Compared with their counterparts north of the border, middle-class and upper-middle-class U.S. residents have similar odds of surviving cancer. However, America's less well-off residents do not fare as well as those in Canada, according to a University of Windsor study.
Among people on the bottom one-third of the socioeconomic ladder, Canadians were about 35 percent more likely to survive cancer than similar U.S. residents, researchers report.
Mutant corn attacks diners
The discovery of an unapproved variety of gene-altered corn in America's food supply is bringing to light questions about human allergies that are likely to challenge the biotechnology industry for some time to come, according researchers at the National Institute for Health.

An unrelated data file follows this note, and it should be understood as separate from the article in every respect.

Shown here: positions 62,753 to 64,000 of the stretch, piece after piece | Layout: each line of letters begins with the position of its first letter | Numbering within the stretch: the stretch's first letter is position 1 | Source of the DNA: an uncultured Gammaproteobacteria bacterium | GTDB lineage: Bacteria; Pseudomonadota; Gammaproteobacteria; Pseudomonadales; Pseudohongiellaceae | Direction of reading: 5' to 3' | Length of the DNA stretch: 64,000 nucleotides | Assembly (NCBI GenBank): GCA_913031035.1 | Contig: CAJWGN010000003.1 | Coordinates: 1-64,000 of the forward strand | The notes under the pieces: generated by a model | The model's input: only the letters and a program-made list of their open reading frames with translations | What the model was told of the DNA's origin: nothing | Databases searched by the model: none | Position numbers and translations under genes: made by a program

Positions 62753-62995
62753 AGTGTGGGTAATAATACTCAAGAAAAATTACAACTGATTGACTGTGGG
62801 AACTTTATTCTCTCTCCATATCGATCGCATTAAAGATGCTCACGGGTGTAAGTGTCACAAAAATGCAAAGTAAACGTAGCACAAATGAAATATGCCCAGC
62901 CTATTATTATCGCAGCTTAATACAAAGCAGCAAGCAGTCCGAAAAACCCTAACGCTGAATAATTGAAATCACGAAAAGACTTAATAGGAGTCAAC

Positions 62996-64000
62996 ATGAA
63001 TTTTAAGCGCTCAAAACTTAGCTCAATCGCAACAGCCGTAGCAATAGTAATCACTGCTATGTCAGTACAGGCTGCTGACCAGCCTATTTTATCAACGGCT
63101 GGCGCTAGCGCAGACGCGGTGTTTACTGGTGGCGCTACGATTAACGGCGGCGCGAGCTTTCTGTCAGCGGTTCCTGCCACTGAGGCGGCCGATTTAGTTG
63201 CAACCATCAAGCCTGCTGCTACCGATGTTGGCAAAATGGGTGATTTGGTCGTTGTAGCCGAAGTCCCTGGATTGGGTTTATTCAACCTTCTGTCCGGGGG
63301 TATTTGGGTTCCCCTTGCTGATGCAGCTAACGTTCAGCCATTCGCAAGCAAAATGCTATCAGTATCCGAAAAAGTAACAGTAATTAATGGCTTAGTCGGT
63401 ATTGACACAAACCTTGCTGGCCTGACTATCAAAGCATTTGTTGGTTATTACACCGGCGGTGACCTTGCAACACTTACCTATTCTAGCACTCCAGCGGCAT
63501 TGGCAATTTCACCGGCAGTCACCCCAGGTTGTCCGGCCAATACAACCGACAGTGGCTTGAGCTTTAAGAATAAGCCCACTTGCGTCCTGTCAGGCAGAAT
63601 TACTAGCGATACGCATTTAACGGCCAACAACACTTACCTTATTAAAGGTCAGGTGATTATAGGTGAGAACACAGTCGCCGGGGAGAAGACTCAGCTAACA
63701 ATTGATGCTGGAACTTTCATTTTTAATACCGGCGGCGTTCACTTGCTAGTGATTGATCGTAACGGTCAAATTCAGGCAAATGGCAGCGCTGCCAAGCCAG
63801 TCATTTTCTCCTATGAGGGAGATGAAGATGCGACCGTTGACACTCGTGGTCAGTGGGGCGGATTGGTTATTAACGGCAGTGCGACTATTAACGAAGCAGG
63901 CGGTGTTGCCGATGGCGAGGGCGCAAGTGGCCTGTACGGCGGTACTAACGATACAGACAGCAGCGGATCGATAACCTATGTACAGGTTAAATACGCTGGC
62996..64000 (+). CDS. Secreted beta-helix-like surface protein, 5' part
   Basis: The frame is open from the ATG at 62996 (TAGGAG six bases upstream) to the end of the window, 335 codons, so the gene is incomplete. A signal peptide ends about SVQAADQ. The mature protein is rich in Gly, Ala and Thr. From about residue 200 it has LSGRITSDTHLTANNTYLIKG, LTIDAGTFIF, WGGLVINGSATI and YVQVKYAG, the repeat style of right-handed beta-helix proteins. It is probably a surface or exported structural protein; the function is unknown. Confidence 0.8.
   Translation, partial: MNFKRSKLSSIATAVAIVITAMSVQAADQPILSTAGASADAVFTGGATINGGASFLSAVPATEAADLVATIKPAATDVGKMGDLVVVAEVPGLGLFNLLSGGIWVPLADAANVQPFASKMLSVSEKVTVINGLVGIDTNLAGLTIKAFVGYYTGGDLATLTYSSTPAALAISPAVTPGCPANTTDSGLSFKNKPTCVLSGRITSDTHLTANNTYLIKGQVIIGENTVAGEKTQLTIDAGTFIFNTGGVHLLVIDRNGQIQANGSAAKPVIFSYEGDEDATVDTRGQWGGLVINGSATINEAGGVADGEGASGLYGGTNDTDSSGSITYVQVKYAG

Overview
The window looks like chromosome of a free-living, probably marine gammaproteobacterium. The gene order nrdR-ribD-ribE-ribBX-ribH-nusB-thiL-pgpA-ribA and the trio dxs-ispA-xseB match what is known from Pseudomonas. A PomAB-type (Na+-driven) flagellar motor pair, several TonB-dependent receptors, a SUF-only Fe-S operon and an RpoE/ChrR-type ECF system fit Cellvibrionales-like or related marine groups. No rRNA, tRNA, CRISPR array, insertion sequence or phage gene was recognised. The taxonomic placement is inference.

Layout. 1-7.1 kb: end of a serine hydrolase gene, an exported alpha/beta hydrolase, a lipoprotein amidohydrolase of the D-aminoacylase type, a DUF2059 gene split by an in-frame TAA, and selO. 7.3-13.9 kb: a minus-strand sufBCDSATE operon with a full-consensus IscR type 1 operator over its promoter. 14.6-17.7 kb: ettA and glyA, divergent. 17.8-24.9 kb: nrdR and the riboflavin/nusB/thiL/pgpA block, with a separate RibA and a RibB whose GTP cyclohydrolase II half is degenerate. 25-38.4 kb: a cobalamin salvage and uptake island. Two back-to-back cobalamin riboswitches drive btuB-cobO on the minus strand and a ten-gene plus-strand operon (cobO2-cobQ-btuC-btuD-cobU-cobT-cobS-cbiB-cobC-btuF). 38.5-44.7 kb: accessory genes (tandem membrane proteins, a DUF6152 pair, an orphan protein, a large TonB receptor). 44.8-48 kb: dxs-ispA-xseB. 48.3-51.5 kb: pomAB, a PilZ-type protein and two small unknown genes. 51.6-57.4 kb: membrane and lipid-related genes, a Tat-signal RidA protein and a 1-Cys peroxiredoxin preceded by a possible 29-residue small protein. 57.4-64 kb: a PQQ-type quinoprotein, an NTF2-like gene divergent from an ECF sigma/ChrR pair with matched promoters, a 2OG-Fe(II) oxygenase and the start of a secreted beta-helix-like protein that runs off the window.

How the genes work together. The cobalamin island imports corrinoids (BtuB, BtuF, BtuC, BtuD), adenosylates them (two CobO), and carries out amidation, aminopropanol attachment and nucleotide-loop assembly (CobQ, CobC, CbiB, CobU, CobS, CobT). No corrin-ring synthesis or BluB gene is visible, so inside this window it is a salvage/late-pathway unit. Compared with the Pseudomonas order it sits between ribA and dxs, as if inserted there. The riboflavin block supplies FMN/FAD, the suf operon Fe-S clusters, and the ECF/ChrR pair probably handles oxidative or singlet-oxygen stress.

The genetically engineered corn, known as StarLink, is not approved for human consumption because of a special protein it contains that takes longer than normal to break down in the digestive system.
Scientists think, but don't know for sure, that the ability of a protein to withstand heat and gastric juices is an indicator that it will cause an allergic reaction. Peanuts, which can cause fatal allergic reactions, have that characteristic, as do other foods known to be allergy inducing.
Women with a family history of breast or ovarian cancer do not appear to worry about their heightened risk of developing the diseases, study results show. According to researchers at the University of Pennsylvania in Philadelphia, this suggests that genetic testing for cancer risk may not produce the high anxiety some fear it will.